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Hynes Right to Discipline Star Predators

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Forsberg, Duchene, Johansen are all seeing a reduction in ice time.

NHL: FEB 01 Golden Knights at Predators Photo by Danny Murphy/Icon Sportswire via Getty Images

Ever since taking over for Peter Laviolette, head coach John Hynes has been candid about his reasons for various line combinations. For example, against the Buffalo Sabres, he put Ryan Johansen on a line with Austin Watson, saying that it was to shut down the Eichel line. Sure enough, it worked.

In last night’s 6-2 loss to the Vancouver Canucks, the Predators found themselves in a 4-0 hole in the second period. What happened next was a mass benching of star players: Filip Forsberg had three shifts in the second period for 2:37 of ice time, Ryan Johansen four shifts for 2:58, and Matt Duchene three shifts for 1:31. The three most expensive forwards on the Predators, combining for a cap hit of $22m, were all benched for the second period. The Predators actually ended up winning that second period of hockey 2-1, while things fell apart in the third period.

Now, John Hynes is not immune from questionable lineup decisions. Why Austin Watson gets any playing time over Yakov Trenin is a great unknown. But that’s arguing over fourth liners, not players that are going to make or break your season. Those players are Forsberg, Johansen, and Duchene. Right now, those three players are doing more breaking than making this season.

The Predators have just one forward in the top 100 point-scorers this season—Filip Forsberg at 87th overall. The next highest is Matt Duchene at 110th, one spot ahead of former Predator Kevin Fiala.

So, yes, only two Predators forwards are scoring more points than Kevin Fiala right now. Let that sink in.

Ryan Johansen is down at 146th, five spots below Nick Bonino. While Bonino is certainly having a great season, there’s still absolutely no good reason that Ryan Johansen is trailing Nick Bonino in points. Meanwhile, Matt Duchene has just one goal in his last ten games, Forsberg six points in his last ten, and Johansen six points in his last twenty, dating back to December 23rd.

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Despite being tied for the highest cap hit on the team, Ryan Johansen has fewer points than Nick Bonino, 7th on the team forwards in cap hit as a 31-year-old.
Photo by Eliot J. Schechter/NHLI via Getty Images

If teams win on the backs of their stars, it’s no surprise why the Predators have struggled so much as of late. They are vastly under-performing and, to drive the point home, if you take each forward excluding Ryan Johansen and Matt Duchene within $500,000 of their salary cap and average their point totals together, the average point total is 49.2. Ryan Johansen has 31 points while Matt Duchene has 35. They are not having “pedestrian” seasons. They are having bad seasons.

Regardless of who’s a better player or not, Hynes has to manage the locker room just like any other work manager has to navigate their team. There is a great misconception that all coaches have to do to win is play their best players, and it is so far from the truth. The quote “I’m not looking for the best players, I’m looking for the right ones” from Miracle captures the essence of coaching. Hynes cannot sit back and reward players with ice time despite being bad. If Ryan Johansen is only going to give 70% effort each night and consistently change while the opponent is skating the puck through the neutral zone, Hynes cannot “reward” him for his poor play, even if by comparison Johansen is still outperforming Kyle Turris. That generosity of ice time is what breeds complacency, the hallmark of what ultimately did Peter Laviolette in as head coach. Yes, his players may have failed him just as general manager David Poile claimed, but Laviolette enabled that failure by rewarding players who were either under-performing or refusing to give their best effort every night.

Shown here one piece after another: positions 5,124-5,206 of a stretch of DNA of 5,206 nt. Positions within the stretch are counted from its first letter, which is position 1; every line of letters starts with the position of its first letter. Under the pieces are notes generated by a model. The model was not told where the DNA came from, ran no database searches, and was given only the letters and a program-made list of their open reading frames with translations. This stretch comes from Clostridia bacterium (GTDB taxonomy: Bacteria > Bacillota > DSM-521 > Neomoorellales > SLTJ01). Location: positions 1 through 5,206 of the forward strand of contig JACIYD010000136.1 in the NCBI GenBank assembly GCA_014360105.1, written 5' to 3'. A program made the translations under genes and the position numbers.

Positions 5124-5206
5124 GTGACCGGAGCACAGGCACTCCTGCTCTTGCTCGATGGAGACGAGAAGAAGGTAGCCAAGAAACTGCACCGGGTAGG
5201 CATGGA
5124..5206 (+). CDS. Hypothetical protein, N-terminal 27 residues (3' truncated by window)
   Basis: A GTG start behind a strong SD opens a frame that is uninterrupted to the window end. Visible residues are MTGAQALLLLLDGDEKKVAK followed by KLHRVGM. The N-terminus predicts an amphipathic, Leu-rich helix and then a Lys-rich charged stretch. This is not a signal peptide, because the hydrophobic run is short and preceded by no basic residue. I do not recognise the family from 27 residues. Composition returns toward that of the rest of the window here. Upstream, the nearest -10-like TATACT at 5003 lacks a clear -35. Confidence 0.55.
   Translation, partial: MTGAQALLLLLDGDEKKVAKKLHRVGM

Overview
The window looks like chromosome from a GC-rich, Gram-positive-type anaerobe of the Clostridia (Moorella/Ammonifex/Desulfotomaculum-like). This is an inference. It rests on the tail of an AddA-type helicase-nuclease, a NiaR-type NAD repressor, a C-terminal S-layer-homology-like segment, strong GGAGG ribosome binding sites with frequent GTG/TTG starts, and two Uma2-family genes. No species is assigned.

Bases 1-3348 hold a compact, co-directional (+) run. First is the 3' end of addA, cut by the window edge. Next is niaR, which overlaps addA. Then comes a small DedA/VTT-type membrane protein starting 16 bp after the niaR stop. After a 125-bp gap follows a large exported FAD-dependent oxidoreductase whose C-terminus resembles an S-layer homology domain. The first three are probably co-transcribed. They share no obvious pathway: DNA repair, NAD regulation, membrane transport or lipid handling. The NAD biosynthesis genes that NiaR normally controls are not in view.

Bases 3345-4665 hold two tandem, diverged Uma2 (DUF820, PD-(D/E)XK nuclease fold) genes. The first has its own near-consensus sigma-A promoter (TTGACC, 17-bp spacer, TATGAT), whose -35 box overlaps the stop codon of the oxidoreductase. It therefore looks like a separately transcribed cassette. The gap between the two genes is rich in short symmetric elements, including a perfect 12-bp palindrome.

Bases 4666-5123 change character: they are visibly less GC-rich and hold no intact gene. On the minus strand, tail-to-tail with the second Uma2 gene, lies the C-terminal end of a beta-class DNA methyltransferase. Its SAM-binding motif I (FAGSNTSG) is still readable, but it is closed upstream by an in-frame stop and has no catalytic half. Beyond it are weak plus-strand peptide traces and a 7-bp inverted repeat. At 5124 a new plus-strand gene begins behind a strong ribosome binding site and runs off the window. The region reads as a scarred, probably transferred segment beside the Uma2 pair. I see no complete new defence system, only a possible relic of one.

Now, again, I think it should be Yakov Trenin instead of Austin Watson on the fourth line, but this also explains why Watson has seen an increase in his ice time. Regardless of how ineffective he may be, Watson is going to give 100% every time he touches the ice. It may be 100% of not much, but he gives his very best. Every coach at some point in time has told a player “So, you don’t want to play hockey? Fine, I know someone who does.” And, in regards to eliminating complacency, it works. The Barry Trotz era of the Predators was known for being a hungry group of competitors. One just has to look at the season’s list of injuries in Columbus this year to realize John Tortorella’s similar message is working wonders. If complacency is a big issue in a locker room, teams need a coach that is willing to make hard choices to eliminate that plague. Hynes inherited this mess from Laviolette, so now he’s stuck cleaning it up.

The leadership group has been a disappointment this season, and the three most expensive Predators forwards are under-performing. With the widespread complacency bred by Peter Laviolette in rewarding good players only giving 70% effort with ice time, John Hynes is finally taking the first steps in what will be a long process eliminating complacency within the Nashville Predators. If losing games isn’t actually a “wake-up call” as every Predator loves to call it, maybe seeing a reduction in their ice time is.